NY police bolster security in wake of Berlin attack

Police officers with bullet proof vests and assault rifles are standing in amongst stalls selling festive season gifts.

Police walk before the truck that had sped into a Christmas market in Berlin, on 19 December, 2016, killing at least 12 people and injuring dozens more. Picture: AFP.

NEW YORK – New York City has stepped up its security at Christmas markets across the city in the wake of the deadly truck attack in Berlin on Monday.

No specific threat has been reported in the city but as a precaution, the New York police department is deploying heavily-armed critical response officers.

At a time when New York City is experiencing a record 60 million number of tourists, increased security is top of mind for authorities.

The city’s counter terrorism unit has been deployed to high-profile areas like Union Square, Columbus Circle and Bryant Park, where seasonal markets are set up.

Police officers with bullet proof vests and assault rifles are also standing in amongst stalls selling festive season gifts.

It’s understood authorities have also contacted truck companies in and around the city as a proactive approach to events in Berlin and Nice earlier this year.

SUSPECTED DRIVER RELEASED

German authorities on Tuesday released a Pakistani asylum-seeker suspected of driving a truck into a Berlin Christmas market and killing 12 people due to a lack of evidence and the interior minister said the real perpetrator may still be on the run.

The truck smashed into wooden huts serving mulled wine and sausages on Monday evening at the foot of the Kaiser Wilhelm memorial church, one of west Berlin’s most famous landmarks. Forty-five people were injured, 30 severely.

Islamic State claimed responsibility the attack, saying the perpetrator was a “soldier” of the militant group.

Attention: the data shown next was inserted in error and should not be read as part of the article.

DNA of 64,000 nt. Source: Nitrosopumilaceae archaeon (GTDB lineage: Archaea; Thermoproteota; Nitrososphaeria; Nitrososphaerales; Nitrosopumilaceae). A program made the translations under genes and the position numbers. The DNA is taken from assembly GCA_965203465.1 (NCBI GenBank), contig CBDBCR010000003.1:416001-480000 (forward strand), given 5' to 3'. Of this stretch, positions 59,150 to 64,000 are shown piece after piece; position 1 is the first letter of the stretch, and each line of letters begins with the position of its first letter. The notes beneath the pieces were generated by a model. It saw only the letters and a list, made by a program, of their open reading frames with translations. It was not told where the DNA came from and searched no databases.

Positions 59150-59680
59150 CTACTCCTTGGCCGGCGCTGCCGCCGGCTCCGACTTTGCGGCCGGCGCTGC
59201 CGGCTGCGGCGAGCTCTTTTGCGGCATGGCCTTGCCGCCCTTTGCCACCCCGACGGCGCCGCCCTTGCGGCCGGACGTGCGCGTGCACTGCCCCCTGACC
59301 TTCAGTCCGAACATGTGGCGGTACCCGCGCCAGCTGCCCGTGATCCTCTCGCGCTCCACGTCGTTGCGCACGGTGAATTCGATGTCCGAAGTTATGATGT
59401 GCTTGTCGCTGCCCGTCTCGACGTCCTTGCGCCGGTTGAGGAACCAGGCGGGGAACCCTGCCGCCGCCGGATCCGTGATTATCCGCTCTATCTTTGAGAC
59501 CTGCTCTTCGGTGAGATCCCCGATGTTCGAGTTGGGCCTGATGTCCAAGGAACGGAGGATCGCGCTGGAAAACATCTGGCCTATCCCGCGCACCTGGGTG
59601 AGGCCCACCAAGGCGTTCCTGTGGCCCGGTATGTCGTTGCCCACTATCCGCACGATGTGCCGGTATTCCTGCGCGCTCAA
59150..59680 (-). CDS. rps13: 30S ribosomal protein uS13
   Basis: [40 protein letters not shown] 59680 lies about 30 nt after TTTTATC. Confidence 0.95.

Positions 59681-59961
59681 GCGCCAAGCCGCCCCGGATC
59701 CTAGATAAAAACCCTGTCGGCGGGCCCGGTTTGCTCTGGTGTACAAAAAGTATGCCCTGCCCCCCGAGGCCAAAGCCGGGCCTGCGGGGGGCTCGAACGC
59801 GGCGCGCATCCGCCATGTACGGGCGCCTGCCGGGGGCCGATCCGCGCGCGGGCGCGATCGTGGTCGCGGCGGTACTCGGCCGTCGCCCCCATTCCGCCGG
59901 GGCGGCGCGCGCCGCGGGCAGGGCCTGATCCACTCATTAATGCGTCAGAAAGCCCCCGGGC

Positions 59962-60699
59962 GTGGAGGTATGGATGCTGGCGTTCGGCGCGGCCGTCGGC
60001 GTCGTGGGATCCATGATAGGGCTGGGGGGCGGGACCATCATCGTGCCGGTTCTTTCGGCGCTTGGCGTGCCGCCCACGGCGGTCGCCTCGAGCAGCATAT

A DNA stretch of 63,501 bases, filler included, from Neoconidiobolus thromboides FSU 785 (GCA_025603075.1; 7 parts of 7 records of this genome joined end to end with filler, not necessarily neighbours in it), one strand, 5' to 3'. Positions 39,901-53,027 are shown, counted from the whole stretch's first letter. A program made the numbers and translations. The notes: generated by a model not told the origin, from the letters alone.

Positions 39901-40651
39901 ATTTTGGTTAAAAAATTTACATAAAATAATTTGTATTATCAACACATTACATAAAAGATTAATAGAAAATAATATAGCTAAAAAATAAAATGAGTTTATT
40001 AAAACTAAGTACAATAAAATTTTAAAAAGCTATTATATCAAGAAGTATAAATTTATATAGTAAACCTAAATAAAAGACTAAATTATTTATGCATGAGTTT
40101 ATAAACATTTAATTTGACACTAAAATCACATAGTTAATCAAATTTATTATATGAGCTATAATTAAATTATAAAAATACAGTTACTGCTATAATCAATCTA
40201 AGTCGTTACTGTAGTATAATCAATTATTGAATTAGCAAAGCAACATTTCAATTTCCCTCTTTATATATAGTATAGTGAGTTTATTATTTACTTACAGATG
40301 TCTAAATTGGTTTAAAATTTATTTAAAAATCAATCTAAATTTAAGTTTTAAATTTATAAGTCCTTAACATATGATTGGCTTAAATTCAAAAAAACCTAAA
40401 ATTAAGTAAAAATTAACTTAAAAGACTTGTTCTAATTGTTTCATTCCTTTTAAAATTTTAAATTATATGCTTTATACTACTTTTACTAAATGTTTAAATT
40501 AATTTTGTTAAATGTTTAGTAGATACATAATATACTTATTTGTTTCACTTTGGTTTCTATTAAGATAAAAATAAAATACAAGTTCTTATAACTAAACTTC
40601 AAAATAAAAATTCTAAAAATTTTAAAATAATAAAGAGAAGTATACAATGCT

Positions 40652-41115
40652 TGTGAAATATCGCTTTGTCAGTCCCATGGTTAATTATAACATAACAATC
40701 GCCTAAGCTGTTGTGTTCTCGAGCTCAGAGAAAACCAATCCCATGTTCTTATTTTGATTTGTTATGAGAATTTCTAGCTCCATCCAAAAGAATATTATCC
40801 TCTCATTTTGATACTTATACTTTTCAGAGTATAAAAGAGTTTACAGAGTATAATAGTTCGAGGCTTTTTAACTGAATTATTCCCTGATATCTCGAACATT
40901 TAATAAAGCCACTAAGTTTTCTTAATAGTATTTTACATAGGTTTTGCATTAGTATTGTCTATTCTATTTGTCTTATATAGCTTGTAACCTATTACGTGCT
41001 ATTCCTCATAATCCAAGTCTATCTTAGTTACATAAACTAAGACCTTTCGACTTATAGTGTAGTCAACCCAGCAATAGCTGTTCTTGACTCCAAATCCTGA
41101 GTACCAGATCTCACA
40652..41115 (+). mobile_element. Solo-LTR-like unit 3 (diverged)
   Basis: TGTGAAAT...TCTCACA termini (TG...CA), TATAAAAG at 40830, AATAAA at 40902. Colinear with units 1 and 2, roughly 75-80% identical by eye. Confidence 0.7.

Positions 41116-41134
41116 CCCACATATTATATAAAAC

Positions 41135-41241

“He executed the operation in response to calls to target nationals of the coalition countries,” its AMAQ news agency said.

But Germany’s interior minister said that despite the claim, investigators were following various leads.

“We just heard about the supposed claim of responsibility by this so-called Islamic State that is in fact a gang of terrorists,” Minister Thomas de Maiziere told ARD broadcaster. “There are several leads that investigators are following now.”

The Chief Federal Prosecutor’s Office said in a statement it had been unable to prove that the suspect had been in the cabin of the truck at the time of the attack and said he had denied any involvement.

Earlier, Die Welt newspaper quoted an unnamed police chief as saying: “We have the wrong man. And therefore a new situation. The true perpetrator is still armed, at large and can cause fresh damage.”

Commenting on the suspect’s release, de Maiziere told ZDF television: “That’s why it is true that one cannot rule out that the perpetrator is still at large.”

He said there was no doubt the Berlin incident had been an attack but the motive remained unclear. He also said it was not yet known how many foreigners were among the victims of the attack but no children had been among the dead.

News of the arrest of the 23-year-old Pakistani had led politicians in Germany and beyond to demand a crackdown on immigration, but Chancellor Angela Merkel urged caution.

“There is much we still do not know with sufficient certainty but we must, as things stand now, assume it was a terrorist attack,” she told reporters earlier on Tuesday.

“I know it would be especially hard for us all to bear if it were confirmed that the person who committed this act was someone who sought protection and asylum,” she said.

(Edited by Leeto M Khoza)